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  • funny, moving, utterly enchanting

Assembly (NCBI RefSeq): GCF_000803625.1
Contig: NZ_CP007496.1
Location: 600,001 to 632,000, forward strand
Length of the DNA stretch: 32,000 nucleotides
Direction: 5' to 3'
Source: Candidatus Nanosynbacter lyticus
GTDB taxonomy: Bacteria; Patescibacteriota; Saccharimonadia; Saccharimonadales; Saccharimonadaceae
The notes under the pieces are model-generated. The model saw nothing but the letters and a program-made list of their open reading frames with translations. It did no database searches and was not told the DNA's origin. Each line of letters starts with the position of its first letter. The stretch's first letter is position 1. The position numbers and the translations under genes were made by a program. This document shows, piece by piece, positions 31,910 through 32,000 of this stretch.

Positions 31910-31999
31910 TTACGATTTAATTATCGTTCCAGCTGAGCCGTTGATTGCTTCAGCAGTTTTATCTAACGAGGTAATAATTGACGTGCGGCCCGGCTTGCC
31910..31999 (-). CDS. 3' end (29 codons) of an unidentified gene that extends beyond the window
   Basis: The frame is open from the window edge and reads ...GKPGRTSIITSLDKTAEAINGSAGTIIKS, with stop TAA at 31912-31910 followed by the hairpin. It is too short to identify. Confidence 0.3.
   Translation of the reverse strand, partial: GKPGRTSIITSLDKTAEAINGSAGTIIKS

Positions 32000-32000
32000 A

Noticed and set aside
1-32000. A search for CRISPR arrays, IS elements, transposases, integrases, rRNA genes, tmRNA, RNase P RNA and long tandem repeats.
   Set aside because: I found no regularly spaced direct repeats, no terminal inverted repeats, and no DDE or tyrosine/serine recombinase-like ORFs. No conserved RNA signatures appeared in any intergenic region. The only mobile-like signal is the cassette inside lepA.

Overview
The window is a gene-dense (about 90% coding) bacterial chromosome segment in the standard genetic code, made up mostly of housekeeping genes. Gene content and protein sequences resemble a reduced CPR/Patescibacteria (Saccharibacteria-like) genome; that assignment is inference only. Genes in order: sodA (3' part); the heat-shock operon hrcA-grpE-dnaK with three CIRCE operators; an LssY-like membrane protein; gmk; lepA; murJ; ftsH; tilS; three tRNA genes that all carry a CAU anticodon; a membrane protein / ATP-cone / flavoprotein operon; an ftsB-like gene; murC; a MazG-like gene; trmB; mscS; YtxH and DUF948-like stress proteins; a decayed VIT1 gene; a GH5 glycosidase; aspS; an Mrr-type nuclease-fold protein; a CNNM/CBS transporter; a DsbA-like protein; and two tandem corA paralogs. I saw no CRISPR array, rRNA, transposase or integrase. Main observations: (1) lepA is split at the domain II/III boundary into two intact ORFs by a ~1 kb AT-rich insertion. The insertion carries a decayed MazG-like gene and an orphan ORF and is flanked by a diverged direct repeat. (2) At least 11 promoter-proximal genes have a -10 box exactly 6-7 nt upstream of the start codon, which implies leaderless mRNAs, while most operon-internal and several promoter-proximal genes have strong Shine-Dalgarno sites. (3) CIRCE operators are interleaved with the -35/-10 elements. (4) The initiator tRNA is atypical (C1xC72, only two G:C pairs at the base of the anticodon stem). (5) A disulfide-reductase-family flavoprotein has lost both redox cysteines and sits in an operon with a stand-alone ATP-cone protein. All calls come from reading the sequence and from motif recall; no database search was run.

“I cannot count the people outside. They look for all the world like an angry mob, come from the village to storm our castle. Except that they’re all smiling: they’re chattering and laughing. And they are all carrying buckets and mops and ladders and cloths in place of swords and maces and clubs.” The Museum of Forgotten Memories (also published as Where We Belong) is the second novel by British author, Anstey Harris. They hadn’t been made particularly welcome, nor was the accommodation quite what they expected. But the museum at Crouch-on-Sea, Hatters Museum of the Wide Wide World: that was fantastic. Mounted animals from everywhere in breath-taking displays, extensive and beautiful gardens, and a stunning glass-domed library. Not that Cate Morris and her son, Leo had had any choice in the matter: they’d hung on in London after Richard died but, with Cate made redundant from her teaching job, and nowhere else to live, they had to insist on Leo’s right, as a descendant of Colonel Hugo Lyons-Morris, to reside at the museum his parents had founded. Richard always refused to discuss the place, let alone go there, so Cate didn’t know what to expect. “It was lonely, watching the man I loved fade and grow hazy, muted inside a facsimile of his physical self – a self that grew ever thinner and more angular.” Even four years after losing him, Cate is still often beset by anger and guilt. Leo may be a blessing, but he is often a challenge to raise; moreso, alone. She still misses Richard so much: “I live with a Richard-sized hole in my life: almost a physical thing in the room we slept in; in the places we took Leo to; in the kitchen every day when I finish work.” Emails to the only person who truly understands, their mutual best friend Simon Henderson, offer some respite. Hatters caretaker Araminta Buchan is stiff and formal with Cate, but softer towards Leo. She’s explained the museum is under threat of closure, and it isn’t until Cate offers to help with a tour group that she unbends a little. Could they, together, actually save the place? And might Cate learn more of the family about which Richard was so unwaveringly reticent? With a setting that sets the imagination soaring, Harris gives the reader a story populated by characters with depth and appeal; some are quirky while many are typical inhabitants of the English village. Leo is most certainly a star and Cate learns that age and experience don’t necessarily guarantee better judgement of character. If some aspects of the plot can be predicted, there are also quite a few surprises and secrets: “Family secrets can be huge, Cate… They destroy those who know them and they torture those who are outside them.” The story is set in 2020, but it’s not the written-by-Stephen-King 2020 we currently inhabit, it’s the 2020 we might have had if COVID-19 had not reared its ugly head. Funny, moving and utterly enchanting, Harris’s second novel is even better than her first. This unbiased review is from an uncorrected proof copy provided by NetGalley and Simon & Schuster Australia.

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